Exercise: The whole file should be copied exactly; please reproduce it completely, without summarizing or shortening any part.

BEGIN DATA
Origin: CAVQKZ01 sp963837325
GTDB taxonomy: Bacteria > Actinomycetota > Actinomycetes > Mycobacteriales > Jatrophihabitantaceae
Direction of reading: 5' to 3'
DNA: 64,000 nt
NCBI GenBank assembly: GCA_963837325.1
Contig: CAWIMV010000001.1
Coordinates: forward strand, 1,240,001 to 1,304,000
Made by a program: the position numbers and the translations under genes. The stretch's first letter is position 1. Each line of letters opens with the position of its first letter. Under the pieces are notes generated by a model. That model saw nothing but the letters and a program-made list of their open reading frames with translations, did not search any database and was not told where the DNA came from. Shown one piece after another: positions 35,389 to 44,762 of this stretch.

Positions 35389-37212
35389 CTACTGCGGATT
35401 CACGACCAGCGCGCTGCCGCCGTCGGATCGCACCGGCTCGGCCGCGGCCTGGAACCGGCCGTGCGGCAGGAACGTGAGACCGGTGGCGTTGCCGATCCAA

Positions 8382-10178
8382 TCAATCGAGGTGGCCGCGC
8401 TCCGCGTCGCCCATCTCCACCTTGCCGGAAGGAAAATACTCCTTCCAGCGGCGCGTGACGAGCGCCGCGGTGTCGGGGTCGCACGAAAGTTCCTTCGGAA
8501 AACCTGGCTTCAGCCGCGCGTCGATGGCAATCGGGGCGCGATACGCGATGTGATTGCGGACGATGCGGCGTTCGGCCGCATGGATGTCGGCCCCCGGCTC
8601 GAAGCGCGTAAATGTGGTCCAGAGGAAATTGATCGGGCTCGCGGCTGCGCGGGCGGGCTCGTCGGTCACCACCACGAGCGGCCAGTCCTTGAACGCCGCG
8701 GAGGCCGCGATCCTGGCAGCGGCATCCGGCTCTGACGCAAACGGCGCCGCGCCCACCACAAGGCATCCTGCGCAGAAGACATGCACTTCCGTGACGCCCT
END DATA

Origin: CAVQKZ01 sp963837325
GTDB taxonomy: Bacteria > Actinomycetota > Actinomycetes > Mycobacteriales > Jatrophihabitantaceae
Direction of reading: 5' to 3'
DNA: 64,000 nt
NCBI GenBank assembly: GCA_963837325.1
Contig: CAWIMV010000001.1
Coordinates: forward strand, 1,240,001 to 1,304,000
Made by a program: the position numbers and the translations under genes. The stretch's first letter is position 1. Each line of letters opens with the position of its first letter. Under the pieces are notes generated by a model. That model saw nothing but the letters and a program-made list of their open reading frames with translations, did not search any database and was not told where the DNA came from. Shown one piece after another: positions 35,389 to 44,762 of this stretch.

Positions 35389-37212
35389 CTACTGCGGATT
35401 CACGACCAGCGCGCTGCCGCCGTCGGATCGCACCGGCTCGGCCGCGGCCTGGAACCGGCCGTGCGGCAGGAACGTGAGACCGGTGGCGTTGCCGATCCAA

Positions 8382-10178
8382 TCAATCGAGGTGGCCGCGC
8401 TCCGCGTCGCCCATCTCCACCTTGCCGGAAGGAAAATACTCCTTCCAGCGGCGCGTGACGAGCGCCGCGGTGTCGGGGTCGCACGAAAGTTCCTTCGGAA
8501 AACCTGGCTTCAGCCGCGCGTCGATGGCAATCGGGGCGCGATACGCGATGTGATTGCGGACGATGCGGCGTTCGGCCGCATGGATGTCGGCCCCCGGCTC
8601 GAAGCGCGTAAATGTGGTCCAGAGGAAATTGATCGGGCTCGCGGCTGCGCGGGCGGGCTCGTCGGTCACCACCACGAGCGGCCAGTCCTTGAACGCCGCG
8701 GAGGCCGCGATCCTGGCAGCGGCATCCGGCTCTGACGCAAACGGCGCCGCGCCCACCACAAGGCATCCTGCGCAGAAGACATGCACTTCCGTGACGCCCT